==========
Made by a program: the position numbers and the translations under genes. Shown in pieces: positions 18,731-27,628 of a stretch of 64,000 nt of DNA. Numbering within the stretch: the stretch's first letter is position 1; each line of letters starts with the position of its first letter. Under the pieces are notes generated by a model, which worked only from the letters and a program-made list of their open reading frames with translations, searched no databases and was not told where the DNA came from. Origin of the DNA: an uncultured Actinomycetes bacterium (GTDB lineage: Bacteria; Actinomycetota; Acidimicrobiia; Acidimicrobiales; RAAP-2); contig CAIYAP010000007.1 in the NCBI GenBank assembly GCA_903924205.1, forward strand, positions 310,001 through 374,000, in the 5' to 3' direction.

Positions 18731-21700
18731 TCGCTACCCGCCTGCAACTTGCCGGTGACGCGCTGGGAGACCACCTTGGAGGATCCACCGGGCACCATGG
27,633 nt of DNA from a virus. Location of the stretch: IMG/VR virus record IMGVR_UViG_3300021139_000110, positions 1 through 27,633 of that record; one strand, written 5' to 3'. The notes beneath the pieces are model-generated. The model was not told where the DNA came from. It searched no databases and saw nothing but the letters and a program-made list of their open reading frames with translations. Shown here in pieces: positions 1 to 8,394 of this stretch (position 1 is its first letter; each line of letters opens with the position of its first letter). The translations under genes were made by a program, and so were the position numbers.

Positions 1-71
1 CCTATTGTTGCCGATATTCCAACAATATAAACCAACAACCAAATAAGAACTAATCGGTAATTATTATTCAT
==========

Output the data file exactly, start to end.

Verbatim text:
Made by a program: the position numbers and the translations under genes. Shown in pieces: positions 18,731-27,628 of a stretch of 64,000 nt of DNA. Numbering within the stretch: the stretch's first letter is position 1; each line of letters starts with the position of its first letter. Under the pieces are notes generated by a model, which worked only from the letters and a program-made list of their open reading frames with translations, searched no databases and was not told where the DNA came from. Origin of the DNA: an uncultured Actinomycetes bacterium (GTDB lineage: Bacteria; Actinomycetota; Acidimicrobiia; Acidimicrobiales; RAAP-2); contig CAIYAP010000007.1 in the NCBI GenBank assembly GCA_903924205.1, forward strand, positions 310,001 through 374,000, in the 5' to 3' direction.

Positions 18731-21700
18731 TCGCTACCCGCCTGCAACTTGCCGGTGACGCGCTGGGAGACCACCTTGGAGGATCCACCGGGCACCATGG
27,633 nt of DNA from a virus. Location of the stretch: IMG/VR virus record IMGVR_UViG_3300021139_000110, positions 1 through 27,633 of that record; one strand, written 5' to 3'. The notes beneath the pieces are model-generated. The model was not told where the DNA came from. It searched no databases and saw nothing but the letters and a program-made list of their open reading frames with translations. Shown here in pieces: positions 1 to 8,394 of this stretch (position 1 is its first letter; each line of letters opens with the position of its first letter). The translations under genes were made by a program, and so were the position numbers.

Positions 1-71
1 CCTATTGTTGCCGATATTCCAACAATATAAACCAACAACCAAATAAGAACTAATCGGTAATTATTATTCAT